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Lecture 5

IAT201 Week 5.docx

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Simon Fraser University
Interactive Arts & Tech
IAT 201
Brian Fisher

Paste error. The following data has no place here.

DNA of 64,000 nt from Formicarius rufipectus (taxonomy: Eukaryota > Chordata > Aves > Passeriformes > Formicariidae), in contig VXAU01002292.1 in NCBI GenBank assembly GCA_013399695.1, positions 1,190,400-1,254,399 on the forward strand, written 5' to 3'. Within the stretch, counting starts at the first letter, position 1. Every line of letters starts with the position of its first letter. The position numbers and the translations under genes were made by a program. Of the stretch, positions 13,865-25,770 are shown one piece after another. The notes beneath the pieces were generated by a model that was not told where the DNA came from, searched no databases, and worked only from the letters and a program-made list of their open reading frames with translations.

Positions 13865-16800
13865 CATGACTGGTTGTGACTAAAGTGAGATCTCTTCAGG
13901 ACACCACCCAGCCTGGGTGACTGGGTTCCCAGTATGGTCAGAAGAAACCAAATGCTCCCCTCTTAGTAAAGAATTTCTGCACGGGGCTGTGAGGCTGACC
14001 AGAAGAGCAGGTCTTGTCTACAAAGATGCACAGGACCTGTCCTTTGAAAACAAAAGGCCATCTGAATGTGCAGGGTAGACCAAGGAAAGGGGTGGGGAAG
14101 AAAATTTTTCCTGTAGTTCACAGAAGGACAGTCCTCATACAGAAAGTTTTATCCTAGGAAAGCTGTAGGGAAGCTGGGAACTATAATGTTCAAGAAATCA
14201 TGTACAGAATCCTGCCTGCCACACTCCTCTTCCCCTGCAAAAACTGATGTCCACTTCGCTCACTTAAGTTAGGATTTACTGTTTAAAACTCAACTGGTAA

IAT201 Week 5 Requirements Metrics Most HCI/interaction design metrics are indirect or inferred Quantitative (E.g. functional & usability requirements) -time & response time -key presses -number of errors Qualitative (E.g. user experience goals achieved) -user satisfaction -user enjoyment Getting goals & requirements right is crucial, also for determining suitable metrics Conceptual & Mental Models-high-level description of how a system is organized and operates Conceptual models-devised as tools for the understanding or teaching of physical systems Mental models-what people really have in their heads and what guides their use of things Metaphors & analogies Concepts Relationships between concepts The mappings between the concepts and the user experience the product is designed to support Why care about conceptual models Big Picture first Thinking like an architect -enables designers to straighten out their thinking before they start laying out their widgets -provides a working strategy and a framework of general concepts and their interrelations Blocks to creative solution generation Causes -defining the problem too narrowly -fixing the symptom not the problem -assuming there is only one right answer -trusting your first design ideas/hunches -committing to the first solution agreed upon -too much information (E.g. mental dazzle, distraction) -frustration with failures -too anxious to finish -ambiguous problem definition Idea generation and synthesis Ideation (E.g. Brainstorming) Envisionment-making ideas visible -scenarios and stories -rich contextual background -sketching -storyboards Organization & Synthesis Idea-select, combine, adapt and enhance various ideas (raw material) into workable solutions (proposed improvements) E.g. Affinity diagram/KJ Source of alternative ideas Ideas come from -imagination -analogy -observation of current practice -observation of current systems -role-playing and storytelling -scenarios Often in most unusual circumstances Borrow from other fields -animation -theatre -information displays -architecture -shopping -gaming What to do with all those ideas and how do you choose Evaluation -with users or with peers; E.g. prototypes (remember these are just ideas) Technical feasibility -some ideas not possible Quality thresholds -usability goals lead to usability criteria -set early on and check regularly (check the principles again) Compare/evaluate against your goal, problem, and requirement statements -does it do the trick? solve the problem (what was the problem)? satisfy the requirements & constraints? Work consolidation-abstracting specific insights The affinity diagram evolves structure from data Can use to consolidate insights from -any one of the work models -all of them together -or on data collected in other ways E.g. Brainstorming about design problems into categories of problems Brainstorming about design ideas from categories of ideas Comments from users -classes of desirable / successful features How to make an affinity diagram 1. Team writes down all insights on post-it notes (brainstorming) 2. Stick one post-it on the wall a whiteboard or big sheet of butcher paper is best 3. Arrange the other post-its around it, grouping by affinity to each other -iteration will be required 4. Look at each group and see what it has in common; name and describe each group 5. Snapshot the result for documentation -digital photo for your design website or notebook -transfer post-its onto paper, 1 sheet / group then scan and put onto website Sketching Ro
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